And here we go again, this time reporting from Royal Ascot, one of Europe’s most famous race meetings, attended every year by HM Elizabeth II and various members of the British Royal Family, and more notorious for the very extravagant hats all ladies attending decide to wear than for the race itself. Here are some trivia facts you might be interested in if you are new to the event, and the first amazing gallery of hats!!!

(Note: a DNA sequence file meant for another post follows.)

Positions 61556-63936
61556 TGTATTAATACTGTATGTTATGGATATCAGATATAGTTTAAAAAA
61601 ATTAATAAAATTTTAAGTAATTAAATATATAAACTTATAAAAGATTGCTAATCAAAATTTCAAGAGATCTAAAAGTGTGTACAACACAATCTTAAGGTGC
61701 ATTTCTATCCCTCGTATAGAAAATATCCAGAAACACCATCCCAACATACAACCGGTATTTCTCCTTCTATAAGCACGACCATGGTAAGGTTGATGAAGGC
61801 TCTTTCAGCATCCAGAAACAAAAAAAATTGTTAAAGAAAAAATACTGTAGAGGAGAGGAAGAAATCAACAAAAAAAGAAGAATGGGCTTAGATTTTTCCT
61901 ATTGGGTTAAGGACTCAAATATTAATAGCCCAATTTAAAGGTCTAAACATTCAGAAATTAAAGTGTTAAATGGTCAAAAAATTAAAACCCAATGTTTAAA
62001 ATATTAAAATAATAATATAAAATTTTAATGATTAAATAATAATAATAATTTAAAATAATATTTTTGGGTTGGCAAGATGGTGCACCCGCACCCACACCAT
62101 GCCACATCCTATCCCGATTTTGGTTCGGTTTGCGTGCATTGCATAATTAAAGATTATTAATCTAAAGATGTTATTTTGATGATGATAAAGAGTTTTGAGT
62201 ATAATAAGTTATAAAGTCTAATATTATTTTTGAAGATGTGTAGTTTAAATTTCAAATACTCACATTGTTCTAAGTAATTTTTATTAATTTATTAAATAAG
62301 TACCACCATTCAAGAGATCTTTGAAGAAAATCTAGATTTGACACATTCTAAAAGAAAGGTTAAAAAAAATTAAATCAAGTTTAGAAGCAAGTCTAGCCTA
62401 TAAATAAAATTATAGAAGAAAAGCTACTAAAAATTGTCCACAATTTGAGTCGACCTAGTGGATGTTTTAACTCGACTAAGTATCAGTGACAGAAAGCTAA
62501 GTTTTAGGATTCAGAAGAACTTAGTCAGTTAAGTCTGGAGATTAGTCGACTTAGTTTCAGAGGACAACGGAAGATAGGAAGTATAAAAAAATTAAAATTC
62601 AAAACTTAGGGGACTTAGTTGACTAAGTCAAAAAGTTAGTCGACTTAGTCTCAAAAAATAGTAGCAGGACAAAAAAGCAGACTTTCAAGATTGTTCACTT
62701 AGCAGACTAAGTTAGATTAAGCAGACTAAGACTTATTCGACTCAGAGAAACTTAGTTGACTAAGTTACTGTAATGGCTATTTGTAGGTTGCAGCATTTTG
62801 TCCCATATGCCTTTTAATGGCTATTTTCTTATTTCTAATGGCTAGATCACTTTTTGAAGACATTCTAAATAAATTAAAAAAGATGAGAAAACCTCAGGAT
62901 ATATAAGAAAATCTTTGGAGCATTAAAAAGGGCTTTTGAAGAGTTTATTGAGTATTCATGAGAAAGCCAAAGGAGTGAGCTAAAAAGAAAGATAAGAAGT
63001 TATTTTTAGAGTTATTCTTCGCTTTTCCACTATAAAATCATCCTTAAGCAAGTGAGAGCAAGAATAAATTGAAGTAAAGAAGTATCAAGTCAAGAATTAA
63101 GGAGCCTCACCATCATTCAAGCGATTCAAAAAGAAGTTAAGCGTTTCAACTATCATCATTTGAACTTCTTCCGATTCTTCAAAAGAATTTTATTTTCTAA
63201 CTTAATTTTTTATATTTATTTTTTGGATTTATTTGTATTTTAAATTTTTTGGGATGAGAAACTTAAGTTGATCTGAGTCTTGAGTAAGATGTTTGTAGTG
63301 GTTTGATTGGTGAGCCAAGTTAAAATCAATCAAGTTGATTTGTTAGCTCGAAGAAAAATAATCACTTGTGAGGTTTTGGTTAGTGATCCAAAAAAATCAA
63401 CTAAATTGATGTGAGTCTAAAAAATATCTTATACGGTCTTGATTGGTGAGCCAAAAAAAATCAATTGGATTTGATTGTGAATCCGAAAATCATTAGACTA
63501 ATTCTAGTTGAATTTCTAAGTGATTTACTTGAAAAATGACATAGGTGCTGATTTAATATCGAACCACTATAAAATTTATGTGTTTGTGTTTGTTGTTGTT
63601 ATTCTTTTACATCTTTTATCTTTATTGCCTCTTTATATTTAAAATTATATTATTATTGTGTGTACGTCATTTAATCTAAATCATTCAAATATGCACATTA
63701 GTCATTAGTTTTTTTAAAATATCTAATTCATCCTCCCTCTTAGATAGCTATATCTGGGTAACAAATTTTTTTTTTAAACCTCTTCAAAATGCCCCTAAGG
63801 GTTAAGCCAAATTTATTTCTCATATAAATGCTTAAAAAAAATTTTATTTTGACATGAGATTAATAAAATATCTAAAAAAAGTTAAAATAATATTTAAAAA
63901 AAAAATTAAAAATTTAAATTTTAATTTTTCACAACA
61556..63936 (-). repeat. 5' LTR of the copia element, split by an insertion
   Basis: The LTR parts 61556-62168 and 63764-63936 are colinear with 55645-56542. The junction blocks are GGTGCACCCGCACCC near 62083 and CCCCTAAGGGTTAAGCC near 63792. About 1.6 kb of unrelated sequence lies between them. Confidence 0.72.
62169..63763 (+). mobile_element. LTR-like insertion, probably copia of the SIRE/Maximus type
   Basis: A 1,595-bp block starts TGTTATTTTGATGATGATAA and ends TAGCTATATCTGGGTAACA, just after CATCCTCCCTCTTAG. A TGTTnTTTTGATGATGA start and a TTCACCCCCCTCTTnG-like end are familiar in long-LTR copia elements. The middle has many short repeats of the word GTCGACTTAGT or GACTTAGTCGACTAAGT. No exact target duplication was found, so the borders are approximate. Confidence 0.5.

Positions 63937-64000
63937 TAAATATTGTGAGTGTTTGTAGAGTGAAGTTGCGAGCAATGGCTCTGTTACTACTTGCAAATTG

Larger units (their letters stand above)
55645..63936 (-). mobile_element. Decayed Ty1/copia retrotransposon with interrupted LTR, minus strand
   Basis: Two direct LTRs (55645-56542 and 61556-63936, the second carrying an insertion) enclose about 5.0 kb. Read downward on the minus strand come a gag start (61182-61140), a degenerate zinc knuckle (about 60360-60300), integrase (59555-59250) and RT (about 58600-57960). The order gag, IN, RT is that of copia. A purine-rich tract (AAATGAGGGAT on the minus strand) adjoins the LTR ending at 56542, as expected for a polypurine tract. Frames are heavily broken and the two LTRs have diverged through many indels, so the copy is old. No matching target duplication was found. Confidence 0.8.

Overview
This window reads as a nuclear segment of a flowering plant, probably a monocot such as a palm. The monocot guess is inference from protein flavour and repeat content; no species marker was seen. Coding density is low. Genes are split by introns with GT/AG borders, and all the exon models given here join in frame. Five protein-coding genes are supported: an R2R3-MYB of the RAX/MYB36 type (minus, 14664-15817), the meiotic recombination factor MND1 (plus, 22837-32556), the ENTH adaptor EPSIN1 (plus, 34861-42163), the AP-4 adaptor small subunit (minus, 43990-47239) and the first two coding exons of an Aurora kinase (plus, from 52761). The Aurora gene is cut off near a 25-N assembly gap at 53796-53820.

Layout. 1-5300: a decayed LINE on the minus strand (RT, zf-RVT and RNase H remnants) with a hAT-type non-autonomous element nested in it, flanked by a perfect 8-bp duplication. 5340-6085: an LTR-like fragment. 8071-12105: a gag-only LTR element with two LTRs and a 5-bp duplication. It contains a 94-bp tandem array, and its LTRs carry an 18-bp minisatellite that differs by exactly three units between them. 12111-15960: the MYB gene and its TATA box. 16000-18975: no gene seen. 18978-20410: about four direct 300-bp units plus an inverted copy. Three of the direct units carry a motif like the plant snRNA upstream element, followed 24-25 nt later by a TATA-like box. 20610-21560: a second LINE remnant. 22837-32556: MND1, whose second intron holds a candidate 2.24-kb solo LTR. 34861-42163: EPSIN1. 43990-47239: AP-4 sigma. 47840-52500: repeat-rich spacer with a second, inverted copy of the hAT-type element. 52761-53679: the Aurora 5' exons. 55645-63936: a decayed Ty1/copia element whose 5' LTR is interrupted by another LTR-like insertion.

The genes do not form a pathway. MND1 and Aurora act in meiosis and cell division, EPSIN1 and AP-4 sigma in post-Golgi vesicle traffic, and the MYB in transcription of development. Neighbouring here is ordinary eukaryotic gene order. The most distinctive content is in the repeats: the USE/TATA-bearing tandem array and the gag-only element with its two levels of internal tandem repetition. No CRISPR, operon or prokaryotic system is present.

There are 3 enclosures attended by guests during Royal Ascot. The most prestigious is the Royal Enclosure. Access to the Royal Enclosure is restricted with High security and first time applicants must apply to the Royal Enclosure office and gain membership from someone who has attended the enclosure for at least 4 years. The badgeholders have their names and titles written onto the badge and the colours of the badges vary each day for one day applicants. The dress code is very strict for this enclosure: ladies can only wear a day dress with a hat and there are rules applying to the length of the dresses as ladies must not show bare midriffs or shoulders. Men have to wear a full morning suit, either black or grey, including a waistcoat and a top hat. Miniskirts aren’t allowed and trousers must be full length. Less strict than the Royal Enclosure is the Grandstand. Women must be smartly dressed and, though hats aren’t compulsory, many women like to wear them for the occasion. Gentlemen are required to wear a shirt and tie and preferably a suit or jacket. For Silver Ring admission smart dress is encouraged, though a less formal look code is accepted. Ladies’ Day is historically the most popular day of Royal Ascot and takes place on Day 3 (Thursday). This has always been the best attended day because the Ascot Gold Cup is held on this day. It is notoriously the day when there is the largest concentration of extravagant hats, though the taste of wearing amazing and sometimes ridiculous headgear is very present each day.